9. An apparatus, according to claim 1, including means interconnecting each of said coke discharge mechanisms for driving each mechanism synchronously and simultaneously.
10. An arrangement for the dry cooling of glowing coke in a closed cooling chamber with recovery of its sensible heat, where the coke gives off its heat partly directly to an inert circulating gas, and partly indirectly over cooling surfaces to a cooling liquid, comprising, means defining a cooling chamber having a rectangular box-shape which is subdivided into cells, depending on the quality of the coke, in intervals of 600 mm to 1200 mm by vertical parallel cooling channels which are traversed by cooling media, each cooling cell being connected to a coke discharge device which discharges the cooled coke into means defining an after-chamber, all of the coke discharge devices being the same and being driven over at least one synchronous drive, cooling gas feed channels with outlet nozzles and a slope arranged in the cells above the discharge device, and a control valve for controlling the cooling gas current.
The present invention relates to coke treatments in general and, in particular, to a new and useful arrangement for dry cooling glowing coke in a closed chamber with recovery of the sensible heat, where the coke gives off its heat partly directly to an inert circulating gas and partly indirectly over cooling surfaces to a cooling liquid.
A number of dry coke cooling methods are known where the sensible heat of the coke is removed in a cooling shaft by a circulating, possible inert gas which gives off its heat to a following steam boiler.
A compilation of various methods working on this principle, as well as the necessary equipment can be found in "Glueckauf" 114 (1978) No. 14, p. 611 ff.
In the course of the last years, dry coke cooling plants have gained importance where the coke is at first introduced in charges into an antechamber arranged above the cooling chamber proper, from where it flows continuously into the cooling chamber underneath, depending on the discharge rate of the completely cooled coke, e.g., according to German Auslegungschrift Nos. 2,432,025 and 1,471,589. With an irregular coke yield, e.g., due to a breakdown in the conveyor system, the cooling of the coke with the resulting generation of steam can be kept constant for some time by means of the antechamber. The cooling of the coke in the cooling chamber is effected exclusively by direct heat exchange with the inert circulating gas blown in counterflow through the coke charge, which gives off the absorbed heat again directly or indirectly, to other media.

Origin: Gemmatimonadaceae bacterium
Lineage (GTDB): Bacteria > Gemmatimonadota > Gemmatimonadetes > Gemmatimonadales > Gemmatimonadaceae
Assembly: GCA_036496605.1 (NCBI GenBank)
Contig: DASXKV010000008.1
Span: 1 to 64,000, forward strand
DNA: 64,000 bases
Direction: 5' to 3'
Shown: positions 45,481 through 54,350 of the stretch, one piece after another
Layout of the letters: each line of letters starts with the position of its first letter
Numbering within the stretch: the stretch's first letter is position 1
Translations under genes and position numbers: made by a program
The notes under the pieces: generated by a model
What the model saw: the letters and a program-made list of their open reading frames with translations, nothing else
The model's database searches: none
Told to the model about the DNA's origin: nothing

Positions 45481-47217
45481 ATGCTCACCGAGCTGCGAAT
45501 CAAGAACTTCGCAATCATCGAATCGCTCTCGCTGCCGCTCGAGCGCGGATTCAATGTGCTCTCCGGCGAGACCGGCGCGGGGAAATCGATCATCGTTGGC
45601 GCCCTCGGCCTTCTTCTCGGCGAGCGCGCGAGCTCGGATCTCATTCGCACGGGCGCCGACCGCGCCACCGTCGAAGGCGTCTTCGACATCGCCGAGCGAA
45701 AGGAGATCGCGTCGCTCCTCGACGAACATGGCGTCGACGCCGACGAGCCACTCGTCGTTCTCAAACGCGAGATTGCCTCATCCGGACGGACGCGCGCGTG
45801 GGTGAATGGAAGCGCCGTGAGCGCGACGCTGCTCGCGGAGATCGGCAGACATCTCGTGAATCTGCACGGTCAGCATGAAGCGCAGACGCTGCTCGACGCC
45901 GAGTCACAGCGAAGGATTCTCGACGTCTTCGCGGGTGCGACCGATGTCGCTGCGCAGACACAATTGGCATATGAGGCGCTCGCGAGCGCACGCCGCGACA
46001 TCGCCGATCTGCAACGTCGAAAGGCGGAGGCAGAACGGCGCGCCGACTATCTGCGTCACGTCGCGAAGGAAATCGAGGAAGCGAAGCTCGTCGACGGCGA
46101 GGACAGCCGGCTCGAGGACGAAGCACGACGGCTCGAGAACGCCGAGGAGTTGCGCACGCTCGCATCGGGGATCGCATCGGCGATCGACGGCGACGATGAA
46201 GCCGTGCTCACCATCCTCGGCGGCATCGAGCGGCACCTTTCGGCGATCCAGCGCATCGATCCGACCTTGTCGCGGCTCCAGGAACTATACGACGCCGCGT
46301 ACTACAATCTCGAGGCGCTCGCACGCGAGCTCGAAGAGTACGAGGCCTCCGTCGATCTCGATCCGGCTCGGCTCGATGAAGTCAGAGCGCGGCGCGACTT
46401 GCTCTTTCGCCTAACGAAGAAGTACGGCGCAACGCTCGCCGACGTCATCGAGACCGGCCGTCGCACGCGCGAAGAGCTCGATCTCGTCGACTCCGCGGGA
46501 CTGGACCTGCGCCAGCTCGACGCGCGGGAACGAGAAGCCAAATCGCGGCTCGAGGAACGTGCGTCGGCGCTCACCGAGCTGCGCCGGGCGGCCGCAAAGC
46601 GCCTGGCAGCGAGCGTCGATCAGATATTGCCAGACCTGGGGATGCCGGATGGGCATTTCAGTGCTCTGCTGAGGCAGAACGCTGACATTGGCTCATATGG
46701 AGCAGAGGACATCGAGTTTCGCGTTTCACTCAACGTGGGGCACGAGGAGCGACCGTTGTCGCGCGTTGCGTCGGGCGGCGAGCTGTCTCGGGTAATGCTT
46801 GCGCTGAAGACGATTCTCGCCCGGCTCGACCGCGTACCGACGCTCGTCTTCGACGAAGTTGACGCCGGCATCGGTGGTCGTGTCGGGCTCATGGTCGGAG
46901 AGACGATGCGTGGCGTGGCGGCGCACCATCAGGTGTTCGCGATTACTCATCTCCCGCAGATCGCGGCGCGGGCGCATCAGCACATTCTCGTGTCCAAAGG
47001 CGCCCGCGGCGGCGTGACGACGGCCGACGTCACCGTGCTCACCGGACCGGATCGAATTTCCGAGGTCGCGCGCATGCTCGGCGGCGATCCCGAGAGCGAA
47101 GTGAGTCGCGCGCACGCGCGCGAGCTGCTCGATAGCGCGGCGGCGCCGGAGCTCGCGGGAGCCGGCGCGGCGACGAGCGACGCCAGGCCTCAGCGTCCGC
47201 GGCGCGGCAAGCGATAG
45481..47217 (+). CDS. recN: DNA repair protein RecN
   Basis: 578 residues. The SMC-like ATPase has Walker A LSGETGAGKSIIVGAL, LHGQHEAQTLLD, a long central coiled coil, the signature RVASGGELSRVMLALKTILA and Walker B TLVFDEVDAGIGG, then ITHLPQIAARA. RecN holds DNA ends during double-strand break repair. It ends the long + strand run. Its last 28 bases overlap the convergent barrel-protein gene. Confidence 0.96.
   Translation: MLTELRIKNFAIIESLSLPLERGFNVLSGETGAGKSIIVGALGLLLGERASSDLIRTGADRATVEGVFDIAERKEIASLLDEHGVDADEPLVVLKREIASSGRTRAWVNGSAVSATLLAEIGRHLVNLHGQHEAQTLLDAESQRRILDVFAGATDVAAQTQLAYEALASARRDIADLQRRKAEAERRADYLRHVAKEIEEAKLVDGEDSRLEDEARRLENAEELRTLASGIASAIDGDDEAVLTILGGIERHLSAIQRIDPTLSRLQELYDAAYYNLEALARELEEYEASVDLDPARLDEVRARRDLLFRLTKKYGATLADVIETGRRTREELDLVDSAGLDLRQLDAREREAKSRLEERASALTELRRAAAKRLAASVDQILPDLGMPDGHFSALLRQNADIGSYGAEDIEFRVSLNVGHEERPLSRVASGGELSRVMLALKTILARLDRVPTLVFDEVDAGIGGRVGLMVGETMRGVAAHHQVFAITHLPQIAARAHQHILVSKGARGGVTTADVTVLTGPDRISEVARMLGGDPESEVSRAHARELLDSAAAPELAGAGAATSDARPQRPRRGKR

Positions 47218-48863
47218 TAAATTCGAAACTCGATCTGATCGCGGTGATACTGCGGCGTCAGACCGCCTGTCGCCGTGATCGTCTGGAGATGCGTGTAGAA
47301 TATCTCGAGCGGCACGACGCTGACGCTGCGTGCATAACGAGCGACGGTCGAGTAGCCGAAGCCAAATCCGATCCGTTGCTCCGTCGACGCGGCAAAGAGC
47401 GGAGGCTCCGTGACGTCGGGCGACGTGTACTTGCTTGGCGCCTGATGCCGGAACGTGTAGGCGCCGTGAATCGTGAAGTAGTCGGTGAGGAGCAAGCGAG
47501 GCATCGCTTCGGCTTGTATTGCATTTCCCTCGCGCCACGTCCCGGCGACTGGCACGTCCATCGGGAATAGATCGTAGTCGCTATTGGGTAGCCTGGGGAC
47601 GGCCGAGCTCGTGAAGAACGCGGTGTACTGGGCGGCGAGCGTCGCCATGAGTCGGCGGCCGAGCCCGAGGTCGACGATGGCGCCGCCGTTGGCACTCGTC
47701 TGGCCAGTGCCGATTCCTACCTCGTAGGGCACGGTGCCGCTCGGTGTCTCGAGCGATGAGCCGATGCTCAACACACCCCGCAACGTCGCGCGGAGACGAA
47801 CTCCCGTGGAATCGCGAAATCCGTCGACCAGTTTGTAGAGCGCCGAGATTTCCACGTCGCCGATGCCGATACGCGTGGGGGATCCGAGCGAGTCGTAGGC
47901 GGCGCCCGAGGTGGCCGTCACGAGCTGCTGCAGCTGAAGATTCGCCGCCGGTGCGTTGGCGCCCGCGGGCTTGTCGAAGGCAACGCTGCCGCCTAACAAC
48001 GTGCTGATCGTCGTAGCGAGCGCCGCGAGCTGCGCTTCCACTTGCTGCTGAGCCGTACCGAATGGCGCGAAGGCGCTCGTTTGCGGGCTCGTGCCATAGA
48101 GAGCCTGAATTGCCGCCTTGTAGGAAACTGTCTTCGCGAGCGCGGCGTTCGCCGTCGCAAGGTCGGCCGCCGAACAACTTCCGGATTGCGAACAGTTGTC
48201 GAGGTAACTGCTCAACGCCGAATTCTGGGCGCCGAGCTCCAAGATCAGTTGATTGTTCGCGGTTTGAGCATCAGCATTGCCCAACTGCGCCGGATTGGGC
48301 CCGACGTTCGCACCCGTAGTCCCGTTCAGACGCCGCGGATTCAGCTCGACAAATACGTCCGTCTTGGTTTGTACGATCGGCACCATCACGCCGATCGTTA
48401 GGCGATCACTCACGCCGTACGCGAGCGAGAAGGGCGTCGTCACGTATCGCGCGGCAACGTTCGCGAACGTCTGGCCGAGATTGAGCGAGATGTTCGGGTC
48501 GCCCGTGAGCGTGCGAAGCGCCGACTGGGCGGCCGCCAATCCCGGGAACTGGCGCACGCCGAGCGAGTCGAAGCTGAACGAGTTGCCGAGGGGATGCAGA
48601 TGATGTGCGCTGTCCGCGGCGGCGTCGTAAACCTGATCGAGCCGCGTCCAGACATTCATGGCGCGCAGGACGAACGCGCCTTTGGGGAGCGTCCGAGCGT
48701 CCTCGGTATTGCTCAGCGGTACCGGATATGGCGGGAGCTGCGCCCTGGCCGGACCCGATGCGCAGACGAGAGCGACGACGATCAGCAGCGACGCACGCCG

In this type of cooling, it is necessary to blow and circulate very large amounts of cooling gas through the coke charge. Particularly the high cooling gas velocities at the upper, outer end of the cooling chamber have the effect in the known cooling devices that considerable amounts of coke dust must be deposited to avoid excessive wear and fouling of the lines and equipment.
According to German Auslegungschrift No. 1,471,589, the gas drain system between antechamber and cooling tank consists of channels distributed over the entire circumference of the chamber and extending obliquely upward, and of a ring conduit arranged around the antechamber into which the channels open. After issuing from the coke charge, the gas is conducted immediately through a few small brick channels at high speed into the ring conduit. Cleaning of these channels is practically impossible.
In addition to these methods and arrangements for dry coke cooling with direct heat exchange of the coke and circulating gas, an arrangement for the dry quenching of coke in a closed chamber which is surrounded by water cooling pipes is known from German Pat. No. 601,392.
The cooling water pipes are fed from the bottom through distributing pipes and a tank, while at the top, they are in communication with the atmosphere over a pipe whose outlet is arranged above a drain.